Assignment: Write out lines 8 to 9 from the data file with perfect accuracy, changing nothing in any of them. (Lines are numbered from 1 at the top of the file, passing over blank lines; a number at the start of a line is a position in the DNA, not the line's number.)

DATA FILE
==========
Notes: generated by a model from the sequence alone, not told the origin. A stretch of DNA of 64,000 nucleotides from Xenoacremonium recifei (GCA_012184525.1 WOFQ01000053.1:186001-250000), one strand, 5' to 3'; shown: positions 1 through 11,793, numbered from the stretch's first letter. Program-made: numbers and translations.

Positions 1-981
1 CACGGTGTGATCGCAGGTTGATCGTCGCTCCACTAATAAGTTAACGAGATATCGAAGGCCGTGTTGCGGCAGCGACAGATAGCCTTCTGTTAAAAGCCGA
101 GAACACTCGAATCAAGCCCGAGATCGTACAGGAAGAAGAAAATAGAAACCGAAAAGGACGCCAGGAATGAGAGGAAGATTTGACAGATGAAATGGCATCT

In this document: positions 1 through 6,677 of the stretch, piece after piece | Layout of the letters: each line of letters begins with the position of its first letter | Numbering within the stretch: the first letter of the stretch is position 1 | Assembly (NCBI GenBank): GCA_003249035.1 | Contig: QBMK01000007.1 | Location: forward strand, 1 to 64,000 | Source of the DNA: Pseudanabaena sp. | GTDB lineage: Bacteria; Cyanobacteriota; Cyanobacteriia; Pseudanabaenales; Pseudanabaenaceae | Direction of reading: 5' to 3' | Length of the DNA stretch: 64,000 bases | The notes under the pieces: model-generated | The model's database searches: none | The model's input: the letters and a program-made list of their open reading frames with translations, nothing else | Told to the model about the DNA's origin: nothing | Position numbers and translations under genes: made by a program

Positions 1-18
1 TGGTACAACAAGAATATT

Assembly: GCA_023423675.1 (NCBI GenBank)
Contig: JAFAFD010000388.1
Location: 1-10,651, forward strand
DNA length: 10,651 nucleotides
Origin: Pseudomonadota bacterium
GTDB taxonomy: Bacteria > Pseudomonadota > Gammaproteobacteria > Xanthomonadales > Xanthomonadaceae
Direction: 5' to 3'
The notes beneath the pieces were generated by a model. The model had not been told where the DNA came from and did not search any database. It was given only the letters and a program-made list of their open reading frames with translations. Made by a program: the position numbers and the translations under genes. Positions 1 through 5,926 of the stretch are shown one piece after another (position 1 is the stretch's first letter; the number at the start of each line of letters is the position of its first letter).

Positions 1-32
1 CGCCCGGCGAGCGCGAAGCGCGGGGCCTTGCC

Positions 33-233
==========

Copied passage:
Assembly: GCA_023423675.1 (NCBI GenBank)
Contig: JAFAFD010000388.1